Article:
warranty; not even for MERCHANTABILITY or FITNESS FOR A PARTICULAR PURPOSE.
    
    $ gcc -dM -E - < /dev/null | grep STDC_VERSION
    #define __STDC_VERSION__ 201112L
    WRT the ";" at the end of the for() statement. I had not realised that the ";" was required. I've yet to find a good downloadable pdf-based tutorial on C99.

    WRT GCC defaulting to C11. I note that you are running Ubuntu 18.04. Sadly my system is I686 and so is limited to running (what I believe is) the last 32-bit version of Kubuntu, 14.04 LTS. I don't know if C11 was implemented on the version of GCC that was supplied with Kubuntu 14.04, and if so to what extent.

    Thanks very much for your help. It is much appreciated.

    Best regards,

    Stuart

  9. #9
    C++ Witch laserlight's Avatar
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    Quote Originally Posted by stuarte83
    WRT the ";" at the end of the for() statement. I had not realised that the ";" was required.
    Actually, flp1969 copied that from your own code to point it out as a syntactically legal logic error: the semi-colon becomes the terminator for an empty statement that is the body of the for loop, which can be useful, but is a mistake here since you want to do something in the loop body.
    Quote Originally Posted by Bjarne Stroustrup (2000-10-14)
    I get maybe two dozen requests for help with some sort of programming or design problem every day. Most have more sense than to send me hundreds of lines of code. If they do, I ask them to find the smallest example that exhibits the problem and send me that. Mostly, they then find the error themselves. "Finding the smallest program that demonstrates the error" is a powerful debugging tool.
    Look up a C++ Reference and learn How To Ask Questions The Smart Way

  10. #10
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    Hi again flp1969,

    Thanks for this reply as well.

    Quote Originally Posted by flp1969 View Post
    And the increment should be "time += 5 * resistance * capacitance / timeIntervals".

    And you can use expf( -expoent ), instead of powf( 2.718, -expoent ).
    WRT using the "+=" operator. Oops, my bad. https://cboard.cprogramming.com/images/icons/icon11.png

    WRT using expf(-exponent): what library provides the expf() function and is that library provided as a standard part of GCC ?

    Thanks again for this help as well.

    Best regards,

    Stuart

  11. #11
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    Hi Click_here,

    Thanks for your reply.

    Quote Originally Posted by Click_here View Post
    Just as a comment - If you get rid of the system("clear") calls, your programme is fine to run on windows And it might be handy to look back at what values were entered (if the results are a bit unexpected)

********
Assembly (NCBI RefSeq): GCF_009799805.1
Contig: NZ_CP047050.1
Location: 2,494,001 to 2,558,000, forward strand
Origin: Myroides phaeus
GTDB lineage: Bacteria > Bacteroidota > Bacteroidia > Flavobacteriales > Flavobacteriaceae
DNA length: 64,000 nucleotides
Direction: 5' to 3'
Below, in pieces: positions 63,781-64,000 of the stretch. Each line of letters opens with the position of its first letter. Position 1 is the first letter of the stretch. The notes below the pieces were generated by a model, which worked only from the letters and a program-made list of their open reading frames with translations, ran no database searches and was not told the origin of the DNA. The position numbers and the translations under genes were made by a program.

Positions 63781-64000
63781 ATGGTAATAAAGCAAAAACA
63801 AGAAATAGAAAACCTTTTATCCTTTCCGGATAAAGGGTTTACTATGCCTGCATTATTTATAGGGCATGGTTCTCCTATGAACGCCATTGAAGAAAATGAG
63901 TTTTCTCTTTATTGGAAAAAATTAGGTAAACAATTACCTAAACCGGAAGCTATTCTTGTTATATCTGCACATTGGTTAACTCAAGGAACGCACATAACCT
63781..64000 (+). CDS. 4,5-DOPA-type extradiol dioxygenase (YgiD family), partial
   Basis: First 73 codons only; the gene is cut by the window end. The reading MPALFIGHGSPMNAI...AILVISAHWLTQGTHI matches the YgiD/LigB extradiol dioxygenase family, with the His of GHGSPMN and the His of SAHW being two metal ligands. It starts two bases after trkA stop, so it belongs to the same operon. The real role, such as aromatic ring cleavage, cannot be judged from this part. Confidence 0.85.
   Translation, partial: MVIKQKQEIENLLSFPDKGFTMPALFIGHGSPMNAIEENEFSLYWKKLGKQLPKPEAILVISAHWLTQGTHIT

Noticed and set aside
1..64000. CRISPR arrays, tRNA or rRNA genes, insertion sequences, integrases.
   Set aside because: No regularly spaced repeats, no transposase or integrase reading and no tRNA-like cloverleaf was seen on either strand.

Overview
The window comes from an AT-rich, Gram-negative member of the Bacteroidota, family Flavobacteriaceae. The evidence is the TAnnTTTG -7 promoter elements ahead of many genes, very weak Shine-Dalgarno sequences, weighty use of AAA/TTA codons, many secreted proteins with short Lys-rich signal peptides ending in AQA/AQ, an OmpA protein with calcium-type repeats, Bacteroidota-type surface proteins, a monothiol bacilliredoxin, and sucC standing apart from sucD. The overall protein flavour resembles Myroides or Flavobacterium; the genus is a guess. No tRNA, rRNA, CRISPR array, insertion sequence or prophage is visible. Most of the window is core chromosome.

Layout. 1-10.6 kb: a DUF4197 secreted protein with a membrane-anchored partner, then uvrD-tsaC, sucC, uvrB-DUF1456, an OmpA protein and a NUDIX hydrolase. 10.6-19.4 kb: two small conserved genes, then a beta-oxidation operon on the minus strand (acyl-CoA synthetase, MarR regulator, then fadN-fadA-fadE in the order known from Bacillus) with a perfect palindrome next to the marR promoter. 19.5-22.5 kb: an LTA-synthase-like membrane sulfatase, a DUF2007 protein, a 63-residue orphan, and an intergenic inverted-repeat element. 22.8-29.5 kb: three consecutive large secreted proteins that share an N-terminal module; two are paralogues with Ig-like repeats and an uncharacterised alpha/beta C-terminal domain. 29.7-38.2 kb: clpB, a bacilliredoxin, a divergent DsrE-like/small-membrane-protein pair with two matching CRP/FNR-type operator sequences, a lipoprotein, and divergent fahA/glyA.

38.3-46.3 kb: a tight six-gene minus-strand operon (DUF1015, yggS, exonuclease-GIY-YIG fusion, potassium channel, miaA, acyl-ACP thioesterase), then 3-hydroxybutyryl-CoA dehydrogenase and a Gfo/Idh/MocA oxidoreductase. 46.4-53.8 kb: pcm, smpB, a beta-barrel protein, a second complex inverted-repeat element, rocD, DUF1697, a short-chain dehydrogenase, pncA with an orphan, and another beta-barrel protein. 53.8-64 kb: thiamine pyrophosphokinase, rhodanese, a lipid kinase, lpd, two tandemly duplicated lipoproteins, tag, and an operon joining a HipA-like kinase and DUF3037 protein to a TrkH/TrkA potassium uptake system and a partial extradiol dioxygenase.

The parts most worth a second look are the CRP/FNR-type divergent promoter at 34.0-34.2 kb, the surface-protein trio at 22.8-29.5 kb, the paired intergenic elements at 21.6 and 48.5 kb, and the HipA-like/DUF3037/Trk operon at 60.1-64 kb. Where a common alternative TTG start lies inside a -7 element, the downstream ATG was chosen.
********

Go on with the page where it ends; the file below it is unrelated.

And as an electonics guy - Make your capacitance in nF
    I included the calls to system() because the original BASIC program was using CLS at those points. I was just trying to stay as close as possible to the spirit of the original program.

    WRT making capacitance in nF: again the book BASIC program that I was transcoding requested that the value for capacitance be entered in Farads, as you will see in my original posting. Still, I do take your point. It is more usual to quote uF or nF values for capacitance.

    Thanks again for your help. It is much appreciated.

    Best regards,

    Stuart

  12. #12
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    Hi laserlight,

    Quote Originally Posted by laserlight View Post
    Actually, flp1969 copied that from your own code to point it out as a syntactically legal logic error: the semi-colon becomes the terminator for an empty statement that is the body of the for loop, which can be useful, but is a mistake here since you want to do something in the loop body.
    Thank you for your reply and for pointing out my misunderstanding of the point raised by flp1969. It is much appreciated.

    Best regards,

    Stuart

  13. #13
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    expf() -- the f suffix is used to deal with float type, exp() deals with double. The prototype is found in the same math.h header you used to get pow(). It is in ISO 9989 standard.

    What's the difference? Well... pow() is generic, and some processors, with math co-processors, have specialized instructions to deal with e^x.

  14. #14
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    Hi flp1969,


    Quote Originally Posted by flp1969 View Post
    expf() -- the f suffix is used to deal with float type, exp() deals with double. The prototype is found in the same math.h header you used to get pow(). It is in ISO 9989 standard.

    What's the difference? Well... pow() is generic, and some processors, with math co-processors, have specialized instructions to deal with e^x.
    Thank you for another very informative reply.

    Best regards,

    Stuart